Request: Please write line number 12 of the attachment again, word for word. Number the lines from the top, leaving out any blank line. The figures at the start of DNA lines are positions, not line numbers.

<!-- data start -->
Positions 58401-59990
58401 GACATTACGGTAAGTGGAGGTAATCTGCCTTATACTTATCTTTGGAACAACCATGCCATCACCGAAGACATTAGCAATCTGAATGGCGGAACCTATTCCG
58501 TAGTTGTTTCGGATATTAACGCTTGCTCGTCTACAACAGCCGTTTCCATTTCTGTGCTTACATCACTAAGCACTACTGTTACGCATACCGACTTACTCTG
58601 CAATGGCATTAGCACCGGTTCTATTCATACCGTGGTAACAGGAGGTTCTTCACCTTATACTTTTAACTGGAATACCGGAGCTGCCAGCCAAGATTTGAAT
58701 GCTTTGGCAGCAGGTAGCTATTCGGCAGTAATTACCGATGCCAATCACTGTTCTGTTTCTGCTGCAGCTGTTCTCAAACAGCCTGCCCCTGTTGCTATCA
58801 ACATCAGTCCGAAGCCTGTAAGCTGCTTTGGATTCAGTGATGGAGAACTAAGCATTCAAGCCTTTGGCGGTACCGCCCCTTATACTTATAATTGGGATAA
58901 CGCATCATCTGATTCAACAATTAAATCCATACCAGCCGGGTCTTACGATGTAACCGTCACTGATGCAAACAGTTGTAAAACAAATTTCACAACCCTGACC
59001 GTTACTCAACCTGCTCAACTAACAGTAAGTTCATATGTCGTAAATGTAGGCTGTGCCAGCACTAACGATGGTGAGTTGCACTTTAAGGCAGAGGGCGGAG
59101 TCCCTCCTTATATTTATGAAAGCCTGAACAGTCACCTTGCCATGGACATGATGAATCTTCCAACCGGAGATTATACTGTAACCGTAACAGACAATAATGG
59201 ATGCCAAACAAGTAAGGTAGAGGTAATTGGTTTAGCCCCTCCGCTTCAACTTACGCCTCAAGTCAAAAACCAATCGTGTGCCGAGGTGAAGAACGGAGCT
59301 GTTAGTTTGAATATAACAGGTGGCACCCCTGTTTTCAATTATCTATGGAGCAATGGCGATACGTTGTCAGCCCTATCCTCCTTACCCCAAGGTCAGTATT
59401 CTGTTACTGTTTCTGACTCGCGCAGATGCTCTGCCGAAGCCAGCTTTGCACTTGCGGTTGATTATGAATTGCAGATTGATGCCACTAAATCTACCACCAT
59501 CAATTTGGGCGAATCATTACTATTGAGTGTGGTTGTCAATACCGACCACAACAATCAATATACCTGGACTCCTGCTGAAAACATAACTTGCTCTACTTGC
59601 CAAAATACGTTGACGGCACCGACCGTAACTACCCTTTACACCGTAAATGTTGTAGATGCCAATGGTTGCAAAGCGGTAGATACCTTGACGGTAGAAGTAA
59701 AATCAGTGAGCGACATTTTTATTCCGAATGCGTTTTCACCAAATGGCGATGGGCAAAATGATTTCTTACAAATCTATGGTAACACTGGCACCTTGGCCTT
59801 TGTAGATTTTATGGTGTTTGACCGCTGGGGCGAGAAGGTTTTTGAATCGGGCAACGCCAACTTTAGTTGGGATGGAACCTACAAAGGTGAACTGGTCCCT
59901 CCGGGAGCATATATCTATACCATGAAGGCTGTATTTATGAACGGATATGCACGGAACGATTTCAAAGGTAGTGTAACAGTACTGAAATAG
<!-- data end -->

59401 CTGTTACTGTTTCTGACTCGCGCAGATGCTCTGCCGAAGCCAGCTTTGCACTTGCGGTTGATTATGAATTGCAGATTGATGCCACTAAATCTACCACCAT